Saranac Lake is lovely, but I couldn’t wait to get out of there.
We spent a few Februarys on that island, living like locals and working each day, such as it is. It’s good to be a writer. In the evenings, we’d go to one of the local restaurants for their happy-hour specials. Most of those places have roofs but no walls. Colorful birds fly in and out and it’s generally about 80°. There’s no air conditioning. Everyone is enjoying their meal and no one is complaining, as they would in New York if it was 80° with no AC, and birds were sitting on that extra chair across from you. It was Maui that made me realize that comfort is perception. If everyone is experiencing the same thing, that thing becomes normal and few people complain. Besides, what’s there to complain about; you’re in Maui.
One night, The Lovely Marianne and I went to a fancy and very romantic Italian restaurant right on the beach. Halfway through the meal, a wholesaler from Montana came bounding over to our table to say hello. He said he was on a trip with a bunch of his customers and they were having a big meal in that private room over there. He had spotted me from all the way over there. “I read your articles!” he bellowed, shaking my hand. “This your wife?” I smiled and said, “You’re the reason I don’t cheat on her.”
This is the greenest country I have ever visited. If you throw a stick you’ll hit a wind turbine. When you check into your hotel room you have to put your keycard in a slot by the door before anything in the room will work. This is to ensure that when you leave that room, everything shuts off. They heat with hydronic radiators, of course, and their thermostatic radiator valves have notes written in English glued to them that read, “DO NOT TOUCH!” That’s for me.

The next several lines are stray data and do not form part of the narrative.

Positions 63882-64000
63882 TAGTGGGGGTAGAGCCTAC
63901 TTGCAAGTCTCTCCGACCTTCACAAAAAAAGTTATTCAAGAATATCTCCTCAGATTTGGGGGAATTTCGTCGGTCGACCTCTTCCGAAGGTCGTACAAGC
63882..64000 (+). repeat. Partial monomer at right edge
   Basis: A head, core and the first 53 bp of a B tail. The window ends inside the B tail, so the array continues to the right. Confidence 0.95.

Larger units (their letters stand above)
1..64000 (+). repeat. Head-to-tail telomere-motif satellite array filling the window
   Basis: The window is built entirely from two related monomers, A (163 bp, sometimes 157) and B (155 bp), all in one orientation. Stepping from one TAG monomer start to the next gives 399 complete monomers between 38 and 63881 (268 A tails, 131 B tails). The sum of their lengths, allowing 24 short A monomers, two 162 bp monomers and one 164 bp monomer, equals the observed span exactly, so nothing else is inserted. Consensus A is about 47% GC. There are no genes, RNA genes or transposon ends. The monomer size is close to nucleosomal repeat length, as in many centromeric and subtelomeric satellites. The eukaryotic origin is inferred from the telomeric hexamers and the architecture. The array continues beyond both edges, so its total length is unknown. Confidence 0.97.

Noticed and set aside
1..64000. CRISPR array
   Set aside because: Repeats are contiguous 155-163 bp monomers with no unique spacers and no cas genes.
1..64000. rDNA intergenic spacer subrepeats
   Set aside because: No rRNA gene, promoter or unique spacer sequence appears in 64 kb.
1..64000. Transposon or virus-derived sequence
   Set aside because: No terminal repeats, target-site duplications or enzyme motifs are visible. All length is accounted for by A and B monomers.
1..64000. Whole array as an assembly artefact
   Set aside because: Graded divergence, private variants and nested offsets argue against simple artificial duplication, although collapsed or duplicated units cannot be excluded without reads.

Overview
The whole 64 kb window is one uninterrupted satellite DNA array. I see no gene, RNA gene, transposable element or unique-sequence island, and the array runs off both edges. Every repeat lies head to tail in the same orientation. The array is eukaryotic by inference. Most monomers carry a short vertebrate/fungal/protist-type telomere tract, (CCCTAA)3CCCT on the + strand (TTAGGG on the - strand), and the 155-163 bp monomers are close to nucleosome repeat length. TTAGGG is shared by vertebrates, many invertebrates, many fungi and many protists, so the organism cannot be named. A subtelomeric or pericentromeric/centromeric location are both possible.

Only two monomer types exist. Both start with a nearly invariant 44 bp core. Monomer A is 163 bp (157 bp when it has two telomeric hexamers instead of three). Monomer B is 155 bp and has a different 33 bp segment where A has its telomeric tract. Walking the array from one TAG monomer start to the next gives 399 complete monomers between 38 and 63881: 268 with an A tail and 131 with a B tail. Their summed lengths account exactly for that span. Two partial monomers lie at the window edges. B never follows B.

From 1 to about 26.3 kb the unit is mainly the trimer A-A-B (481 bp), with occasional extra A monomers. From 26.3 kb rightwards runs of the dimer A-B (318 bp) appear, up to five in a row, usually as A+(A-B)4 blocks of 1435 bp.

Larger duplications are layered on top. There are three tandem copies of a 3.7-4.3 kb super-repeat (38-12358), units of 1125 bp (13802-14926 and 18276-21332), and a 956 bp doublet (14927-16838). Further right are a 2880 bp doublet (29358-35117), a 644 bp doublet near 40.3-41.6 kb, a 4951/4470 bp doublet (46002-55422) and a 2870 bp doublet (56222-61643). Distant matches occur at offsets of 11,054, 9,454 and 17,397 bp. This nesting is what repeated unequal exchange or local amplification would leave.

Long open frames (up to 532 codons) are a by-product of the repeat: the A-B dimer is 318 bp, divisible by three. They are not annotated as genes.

I was there for several days and all the while something was troubling me. I couldn’t quite put my finger on it. Then one night at dinner I realized there are no fat Danes. I looked around to confirm this. Not one in sight. I later learned that this is because they all ride bikes. They do this because the sales tax on a new car is 220% and gasoline costs more than booze. I caught the eye of our very svelte server and asked her where all the fat people were. She smiled and said, “In America.”
New York City
Not just because it’s home, but also because it’s a dog’s breakfast of people. A seminar in New York City will attract a dozen different ethnic types, which is unheard of in much of the rest of the United States. Here we have this grand mix of people and everyone gets along because we’re all facing the same challenges, and we all live with some of the oldest heating systems in the world. During a break in the seminar, I’ll have a Hasidic guy, an Asian guy, a Hispanic guy, a Russian guy and a Greek woman all asking me why the radiator does this or that. And then they’ll all start talking to each other, and all at the same time and with accents you could smear on a bagel. Or a pita. I love New York and I’m going to miss doing seminars here more than anywhere else.
If we’ve met, I’m glad we got to spend that time together. Because of you I have stories to tell and wonderful memories. You’ve taught me and I’ve done my best to share what you’ve taught me with others. And should we unexpectedly meet again sometime, perhaps in a romantic restaurant on a Hawaiian beach? Please know you also are the reason why I don’t cheat on my wife.
Thanks for that.